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Will city have rookie police force?

Their job is to protect the city. A city many don’t feel they can afford to live in.

Of the 52 officers on the South Lake Tahoe Police Department only a handful live within the city limits. A few more make their home in the county, but officers estimate that more than 50 percent of the police force lives outside the Tahoe Basin.

The reasons behind their home-buying choices are varied, but, according to the officers, a majority of it falls back on their wages.



In the last few months two officers have left for other departments and three more have given notice. Two aren’t leaving the basin, rather moving over to the El Dorado County Sheriff’s Department. A department that is seen as having more opportunities for advancement and increased benefits.

Officers predict if wages don’t increase, their department, which use to draw experienced officers from all over California, will become a training ground for rookies.




“The city did a study in 1991 or ’92 that compared the department with 10 other comparable police departments around the state,” explained officer Terry Daniels, a board member of the South Lake Tahoe Police Officers Association. “They then gave us a pay raise that put us in the middle of that comparison. We recently revisited that study and found that right now we are about 10 to 15 percent behind those agencies.”

The police officers contract is up in October and negotiations between the city and police are just beginning. The police, Daniels said, are coming to the talks with high expectations.

“The (Transient Occupancy Tax) is up, revenue is up, it’s been a banner year for the city,” Daniels observed. “We are hoping some of that will spill over to the employees.”

City officers starting pay, before taxes, is $35,664 per year and tops out at $43,356. Officers can add up to 10 percent onto that salary for advanced certification and training.

An El Dorado County Sheriff’s deputy starts at $34,750, before taxes, and goes up to $42,265, actually slightly less than the police department’s base salary. But under their new contract by 2002, deputies can add 12.5 percent to their pay through having a college degree and training, and receive additional pay for being bilingual, according to Nancy Egbert, the Sheriff’s business manager. The city doesn’t have any incentive programs for bilingual officers.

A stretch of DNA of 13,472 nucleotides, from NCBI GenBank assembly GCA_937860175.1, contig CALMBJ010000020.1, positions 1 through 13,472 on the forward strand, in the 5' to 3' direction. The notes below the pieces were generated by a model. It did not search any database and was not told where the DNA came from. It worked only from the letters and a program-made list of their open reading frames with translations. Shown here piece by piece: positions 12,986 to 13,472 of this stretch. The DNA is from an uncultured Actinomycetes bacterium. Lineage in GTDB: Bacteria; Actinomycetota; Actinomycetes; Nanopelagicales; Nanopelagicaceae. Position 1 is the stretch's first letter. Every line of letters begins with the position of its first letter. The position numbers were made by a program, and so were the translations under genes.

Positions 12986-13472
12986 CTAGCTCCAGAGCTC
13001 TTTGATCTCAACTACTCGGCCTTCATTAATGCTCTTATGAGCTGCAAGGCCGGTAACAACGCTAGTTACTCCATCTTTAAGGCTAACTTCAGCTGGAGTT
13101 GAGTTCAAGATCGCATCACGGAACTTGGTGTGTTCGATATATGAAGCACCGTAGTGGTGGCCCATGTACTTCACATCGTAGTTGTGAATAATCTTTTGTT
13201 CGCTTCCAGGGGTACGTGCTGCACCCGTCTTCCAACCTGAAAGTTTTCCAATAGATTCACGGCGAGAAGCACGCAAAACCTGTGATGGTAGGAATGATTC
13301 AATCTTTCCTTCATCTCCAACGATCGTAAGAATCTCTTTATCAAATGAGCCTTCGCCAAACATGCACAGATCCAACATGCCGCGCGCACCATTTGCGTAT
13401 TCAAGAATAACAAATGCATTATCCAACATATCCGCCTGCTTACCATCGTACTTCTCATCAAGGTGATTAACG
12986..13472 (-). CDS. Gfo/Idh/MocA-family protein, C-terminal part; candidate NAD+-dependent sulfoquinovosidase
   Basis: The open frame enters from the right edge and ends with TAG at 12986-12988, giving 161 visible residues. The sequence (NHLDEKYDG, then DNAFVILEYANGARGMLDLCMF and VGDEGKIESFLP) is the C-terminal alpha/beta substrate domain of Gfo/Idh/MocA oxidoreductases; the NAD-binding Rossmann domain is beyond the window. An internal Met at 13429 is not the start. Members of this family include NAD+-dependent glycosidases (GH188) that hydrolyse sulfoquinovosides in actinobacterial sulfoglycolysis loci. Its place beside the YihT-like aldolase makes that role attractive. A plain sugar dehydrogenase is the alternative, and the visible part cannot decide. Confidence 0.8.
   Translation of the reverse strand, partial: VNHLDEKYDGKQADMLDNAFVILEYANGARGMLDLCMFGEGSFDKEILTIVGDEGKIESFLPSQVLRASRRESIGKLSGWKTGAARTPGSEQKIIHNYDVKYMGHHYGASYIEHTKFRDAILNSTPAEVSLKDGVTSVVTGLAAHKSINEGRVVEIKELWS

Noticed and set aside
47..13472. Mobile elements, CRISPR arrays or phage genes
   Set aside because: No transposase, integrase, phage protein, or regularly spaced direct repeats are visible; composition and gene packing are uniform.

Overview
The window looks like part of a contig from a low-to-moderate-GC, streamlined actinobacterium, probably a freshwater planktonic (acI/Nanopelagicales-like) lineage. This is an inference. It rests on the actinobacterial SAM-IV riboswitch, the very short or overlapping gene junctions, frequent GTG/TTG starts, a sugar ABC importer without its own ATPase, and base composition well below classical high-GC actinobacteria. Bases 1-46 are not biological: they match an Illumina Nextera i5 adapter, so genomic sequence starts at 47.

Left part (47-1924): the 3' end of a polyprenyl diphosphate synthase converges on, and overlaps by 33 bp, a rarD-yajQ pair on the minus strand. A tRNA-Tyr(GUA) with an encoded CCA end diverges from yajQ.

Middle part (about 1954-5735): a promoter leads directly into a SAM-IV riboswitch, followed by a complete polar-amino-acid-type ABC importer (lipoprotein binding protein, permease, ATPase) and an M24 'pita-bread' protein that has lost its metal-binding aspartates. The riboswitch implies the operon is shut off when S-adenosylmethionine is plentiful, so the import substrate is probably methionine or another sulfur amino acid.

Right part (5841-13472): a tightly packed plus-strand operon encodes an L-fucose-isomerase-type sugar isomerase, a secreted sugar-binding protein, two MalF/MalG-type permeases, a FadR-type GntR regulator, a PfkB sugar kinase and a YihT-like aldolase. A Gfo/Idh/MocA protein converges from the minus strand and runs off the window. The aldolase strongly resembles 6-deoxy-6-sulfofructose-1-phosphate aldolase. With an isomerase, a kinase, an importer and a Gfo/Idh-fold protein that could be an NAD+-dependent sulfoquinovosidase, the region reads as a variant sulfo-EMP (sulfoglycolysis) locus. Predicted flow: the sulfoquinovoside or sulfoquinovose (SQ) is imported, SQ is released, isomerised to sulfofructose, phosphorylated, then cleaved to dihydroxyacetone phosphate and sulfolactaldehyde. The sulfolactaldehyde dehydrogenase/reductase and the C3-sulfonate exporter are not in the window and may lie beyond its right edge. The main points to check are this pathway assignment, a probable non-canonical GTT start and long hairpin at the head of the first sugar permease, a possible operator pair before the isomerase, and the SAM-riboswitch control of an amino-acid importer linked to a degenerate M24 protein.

City manager Kerry Miller said he is not unaware of the mood and feelings of the city’s police.

“I understand that they feel their salaries have slipped over the years, and they feel the department has fallen behind competitively on the salary scale. We will be looking at all of that,” Miller said. “I know that their expectations are high, and we will be going to the ‘bargaining’ table and hopefully working within the city’s constraints to meet their expectations, as well as them working to meet ours.”

Chief of Police and Fire Brad Bennett said wages are just one area that affects the department’s competitive edge to recruit and retain officers.

“We just recently had our first promotional testing in five years and we had 12 people test for sergeant. There have just not been any openings because in the past we have had very little turnover. I don’t blame them for being frustrated,” Bennett said of his police force. “We ran an ad for an opening for two months in a publication read by officers all over California, and only got four people coming to test. In the past, we used to get hundreds of applicants for the same type of position. But, we’re not alone. When the economy is good it is hard to recruit for government jobs. And we’re competing with a lot of other departments for experienced people.”

Daniels agreed with his chief’s assessment.

“In years past there were a lot of qualified people and not this big competition between agencies. We can’t compete with agencies offering $5,000 to $6,000 a month as starting pay, and we probably never will,” Daniels said. “But what happens with agencies with really low pay is they become a training ground. You have a constant turnover and it just degrades the whole department. None of us wants to deal with the liability of having a whole force of inexperienced officers on the street.”

Annual minimum to maximum salaries before taxes

Airport maintenance supervisor, $37,440 – 45,516

Airport management assistant, $41,328 – 50,244

Boating safety officer, $30,984 – $37,620

Chief of police and fire, $70,032 – $85,128

City attorney, $77,100 – $93,720

City clerk, $49,560 – $60,252

City manager, $79,236 – $96,312

Evidence technician $33,948 – $41,268

Firefighter, $33,384 – $40,584

Lead parks maintenance worker, $32,580 – $39,600

Police officer, $35,664 – $43,356

Police sergeant, $43,452 – $52,824

Police commander, $52,956 – $64,356

Police clerk assistant, $17,952 – $21,816

Police records tech, $21,768 – $26,460

Principal building inspector, $40,680 – $49,452

Records supervisor, $29,268 – $35,580


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